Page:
Clearly, I have a lot of complaints. I love time travel for a reason, so I know what I like. That said, it was still enjoyable and emotional. That’s why I wouldn’t say I dislike the book. 3.5/5 stars.

Aristotle and Dante Discover the Secrets of the Universe by Benjamin Alire Sáenz ★★★★★

Read 12/9/19 – 12/11/19

I loved this book. It was beautiful and heartwarming. Honestly, it has been so difficult to find a young adult book that really resonated with me. Sadie seemed like the perfect thing to strike a cord, but it failed to work for me. Luckily, the same can’t be said for Aristotle and Dante. Parts of the story definitely has a young adult tone to it, so for the first chunk of the book I wasn’t sure if it was quite 5 star material. As the book approached its conclusions, it did all the right things to tug at my heartstrings so much that I can’t feel anything but love for this book.

This is the story of two boys, Aristotle and Dante, who become best of friends in the early teens. What follows is a series of heartwarming, and at times saddening, events that work to build the bond between them and our connection to them as well. The novel is very fast paced. We make it through several years of their lives, and it allows for their relationship to evolve in a natural and understanding way.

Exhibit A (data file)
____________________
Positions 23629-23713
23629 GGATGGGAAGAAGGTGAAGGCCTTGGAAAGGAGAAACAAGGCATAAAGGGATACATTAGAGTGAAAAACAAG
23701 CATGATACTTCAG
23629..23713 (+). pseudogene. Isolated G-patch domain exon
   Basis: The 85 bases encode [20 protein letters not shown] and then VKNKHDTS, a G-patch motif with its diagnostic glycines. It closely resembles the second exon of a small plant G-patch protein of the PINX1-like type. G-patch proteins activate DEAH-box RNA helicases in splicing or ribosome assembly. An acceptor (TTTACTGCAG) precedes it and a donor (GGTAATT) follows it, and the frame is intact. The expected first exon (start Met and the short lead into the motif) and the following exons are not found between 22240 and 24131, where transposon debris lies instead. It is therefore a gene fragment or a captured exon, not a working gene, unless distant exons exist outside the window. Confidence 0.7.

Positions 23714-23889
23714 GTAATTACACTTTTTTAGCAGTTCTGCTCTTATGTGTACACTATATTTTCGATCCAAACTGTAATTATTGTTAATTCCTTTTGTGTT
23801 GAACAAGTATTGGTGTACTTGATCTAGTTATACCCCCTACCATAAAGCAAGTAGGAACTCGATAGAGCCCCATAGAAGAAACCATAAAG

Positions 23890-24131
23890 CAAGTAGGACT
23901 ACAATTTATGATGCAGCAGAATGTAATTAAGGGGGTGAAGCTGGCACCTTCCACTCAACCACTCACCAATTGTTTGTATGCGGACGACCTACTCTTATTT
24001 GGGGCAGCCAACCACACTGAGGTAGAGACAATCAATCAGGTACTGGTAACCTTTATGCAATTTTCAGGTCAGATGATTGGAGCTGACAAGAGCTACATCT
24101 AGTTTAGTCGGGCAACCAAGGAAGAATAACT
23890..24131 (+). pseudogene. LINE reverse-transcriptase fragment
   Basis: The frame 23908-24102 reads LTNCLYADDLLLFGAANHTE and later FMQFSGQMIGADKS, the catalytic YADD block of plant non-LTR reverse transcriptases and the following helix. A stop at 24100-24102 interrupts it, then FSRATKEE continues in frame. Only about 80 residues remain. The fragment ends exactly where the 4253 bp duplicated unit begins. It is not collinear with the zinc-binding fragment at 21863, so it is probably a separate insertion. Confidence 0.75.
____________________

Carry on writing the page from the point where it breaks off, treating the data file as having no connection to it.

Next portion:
I can’t really say much more than that without spoiling it. Nevertheless, I think it is fairly well known that this is an LGBTQ story, so I do want to comment on that a bit because it is really where this novel shines. These two boys are best of friends, but one of them is more fond of one than the other is of him. This creates a very realistic and heartbreaking dynamic. I really appreciated the dilemma that the characters are put it because these are very series issues we need to be prepared to deal with. Sometimes, feelings aren’t shared even if it seems they are. Other times, we don’t know what we think we feel. In all cases, its important that we treat people with respect and understand the pain and feelings they are having as well.